The answer I received was, “No, absolutely not.”  Quickly followed by, “Of course, I mean other auditors, not other QSAs and PA-QSAs.”

This blunt answer apparently shocked the audience as the people on stage reacted to that shock as well.  The people onstage then backed off saying that the Council would have to take the issue back and discuss it.

After asking this question I was approached by a number of people thanking me for bringing up the topic.  The bottom line is that organizations are audited and assessed out.  Most feel like one audit/assessment ends and another one begins.  But the truly annoying thing is that there are certain portions of all of these audits/assessment that cover the same ground over and over and over again such as with physical security, access controls and end user management.  Handled properly, it would not eliminate all testing, but it would definitely reduce the amount of testing and also reduce sample sizes.

But a very telling comment came from a member of the American Institute of Certified Public Accountants (AICPA) who told me that the AICPA has repeatedly tried to meet with members of the PCI SSC to discuss the SSAE 16 standard and how it could be used to reduce a QSA’s work only to be rebuffed by the Council.

Organizations would be more willing to go through PCI assessments if work done by their internal auditors as well as outside auditors could be leveraged to simplify their lives, not complicate them.  This will only become more important as the Council pushes organizations to adopt business as usual (BAU).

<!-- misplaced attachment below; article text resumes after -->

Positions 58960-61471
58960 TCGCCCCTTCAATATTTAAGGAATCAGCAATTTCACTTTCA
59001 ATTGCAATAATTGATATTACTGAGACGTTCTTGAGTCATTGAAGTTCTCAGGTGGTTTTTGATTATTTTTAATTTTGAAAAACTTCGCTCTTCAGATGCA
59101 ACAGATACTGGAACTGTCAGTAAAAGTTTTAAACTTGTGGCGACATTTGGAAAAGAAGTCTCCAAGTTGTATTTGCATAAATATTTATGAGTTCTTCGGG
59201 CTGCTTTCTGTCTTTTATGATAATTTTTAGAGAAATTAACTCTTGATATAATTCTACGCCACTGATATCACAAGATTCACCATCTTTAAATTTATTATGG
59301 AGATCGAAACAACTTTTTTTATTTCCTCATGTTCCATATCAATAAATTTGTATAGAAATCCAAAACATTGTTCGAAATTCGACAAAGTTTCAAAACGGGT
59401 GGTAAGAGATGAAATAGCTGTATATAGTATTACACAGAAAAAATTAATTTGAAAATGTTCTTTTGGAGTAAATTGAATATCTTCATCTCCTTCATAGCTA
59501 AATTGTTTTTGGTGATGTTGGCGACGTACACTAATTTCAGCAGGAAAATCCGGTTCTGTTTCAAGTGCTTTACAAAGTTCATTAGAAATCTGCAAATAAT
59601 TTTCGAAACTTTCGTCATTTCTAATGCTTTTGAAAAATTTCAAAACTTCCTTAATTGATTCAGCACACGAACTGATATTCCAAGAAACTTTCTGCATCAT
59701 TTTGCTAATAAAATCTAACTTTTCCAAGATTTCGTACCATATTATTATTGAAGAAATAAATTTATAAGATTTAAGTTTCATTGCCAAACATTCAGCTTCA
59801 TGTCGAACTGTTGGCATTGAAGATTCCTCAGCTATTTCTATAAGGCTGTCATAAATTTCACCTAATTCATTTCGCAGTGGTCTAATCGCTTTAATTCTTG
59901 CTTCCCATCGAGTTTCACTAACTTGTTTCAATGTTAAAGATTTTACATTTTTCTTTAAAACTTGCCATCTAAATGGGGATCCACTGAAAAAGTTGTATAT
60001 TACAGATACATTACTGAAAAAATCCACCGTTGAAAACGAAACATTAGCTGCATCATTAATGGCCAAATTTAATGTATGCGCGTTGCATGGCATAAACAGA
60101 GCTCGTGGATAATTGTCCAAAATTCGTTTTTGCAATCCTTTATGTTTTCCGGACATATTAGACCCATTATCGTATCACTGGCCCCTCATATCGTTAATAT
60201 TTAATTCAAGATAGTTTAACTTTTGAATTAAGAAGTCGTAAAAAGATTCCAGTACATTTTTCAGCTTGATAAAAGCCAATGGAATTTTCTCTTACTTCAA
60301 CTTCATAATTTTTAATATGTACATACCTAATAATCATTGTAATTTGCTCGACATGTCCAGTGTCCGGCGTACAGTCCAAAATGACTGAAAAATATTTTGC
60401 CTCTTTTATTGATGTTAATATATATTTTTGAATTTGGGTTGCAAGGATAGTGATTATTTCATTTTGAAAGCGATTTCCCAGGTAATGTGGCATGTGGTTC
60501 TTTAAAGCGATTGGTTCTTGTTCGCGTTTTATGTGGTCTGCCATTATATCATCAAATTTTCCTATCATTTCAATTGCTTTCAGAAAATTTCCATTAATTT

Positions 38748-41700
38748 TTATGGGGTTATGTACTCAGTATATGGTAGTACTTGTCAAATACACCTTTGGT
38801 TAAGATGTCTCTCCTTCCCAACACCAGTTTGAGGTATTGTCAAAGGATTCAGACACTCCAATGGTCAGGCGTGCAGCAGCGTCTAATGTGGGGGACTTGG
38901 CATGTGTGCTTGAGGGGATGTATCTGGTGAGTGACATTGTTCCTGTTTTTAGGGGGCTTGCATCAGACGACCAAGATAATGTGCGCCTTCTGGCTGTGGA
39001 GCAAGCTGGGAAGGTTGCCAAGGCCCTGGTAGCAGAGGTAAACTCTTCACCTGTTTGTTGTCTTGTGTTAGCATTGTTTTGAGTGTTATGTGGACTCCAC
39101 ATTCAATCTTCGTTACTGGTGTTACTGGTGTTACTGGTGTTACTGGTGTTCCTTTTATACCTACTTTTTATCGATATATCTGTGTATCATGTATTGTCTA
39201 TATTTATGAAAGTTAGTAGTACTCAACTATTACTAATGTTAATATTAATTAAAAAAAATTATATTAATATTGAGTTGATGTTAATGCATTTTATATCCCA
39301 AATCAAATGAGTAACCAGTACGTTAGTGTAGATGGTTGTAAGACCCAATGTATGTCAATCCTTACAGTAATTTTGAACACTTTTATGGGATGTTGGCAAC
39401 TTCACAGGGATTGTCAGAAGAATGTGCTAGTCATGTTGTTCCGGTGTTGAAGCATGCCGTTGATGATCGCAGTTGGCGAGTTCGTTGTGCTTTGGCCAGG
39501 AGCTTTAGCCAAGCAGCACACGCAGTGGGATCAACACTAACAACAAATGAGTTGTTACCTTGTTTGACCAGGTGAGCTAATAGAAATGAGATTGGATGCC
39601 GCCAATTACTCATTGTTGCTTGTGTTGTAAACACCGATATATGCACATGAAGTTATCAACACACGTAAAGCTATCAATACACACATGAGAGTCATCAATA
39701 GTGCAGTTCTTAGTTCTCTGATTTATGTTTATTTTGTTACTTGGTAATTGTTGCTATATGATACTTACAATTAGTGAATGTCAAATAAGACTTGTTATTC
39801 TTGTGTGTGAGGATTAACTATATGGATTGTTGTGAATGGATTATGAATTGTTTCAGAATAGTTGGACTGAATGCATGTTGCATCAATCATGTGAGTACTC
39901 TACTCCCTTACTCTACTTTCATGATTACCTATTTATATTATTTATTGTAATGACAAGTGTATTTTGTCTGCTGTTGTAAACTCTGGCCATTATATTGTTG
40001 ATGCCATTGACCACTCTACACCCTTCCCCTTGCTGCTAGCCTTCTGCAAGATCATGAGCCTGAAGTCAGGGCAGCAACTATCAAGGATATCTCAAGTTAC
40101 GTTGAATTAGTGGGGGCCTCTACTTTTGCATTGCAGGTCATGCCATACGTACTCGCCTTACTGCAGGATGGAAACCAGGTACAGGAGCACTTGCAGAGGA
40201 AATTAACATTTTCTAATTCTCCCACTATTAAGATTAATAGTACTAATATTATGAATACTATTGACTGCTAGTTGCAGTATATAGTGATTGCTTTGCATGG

If I had one important take away for the Council to work on, it would be to work with other standards bodies such as the AICPA, ISO, FFIEC and the like and work toward providing guidance to organizations on how to use internal and external audit reports.

18
Sep
10

The 2010 PCI Community Meeting

It is that time of the year.  Time for another get together with the PCI SSC, the card brands, participating organizations and QSAs.  This year’s meetings are in Orlando and Barcelona.  Unfortunately, I am not going to be in attendance due to scheduling conflicts.  Since I will not be able to attend, I thought I would provide a topic for discussion.  I want to get the PCI SSC to repeal their inane Report On Compliance (ROC) report writing standard.  This standard has become onerous and, in the end, has become “make do” work.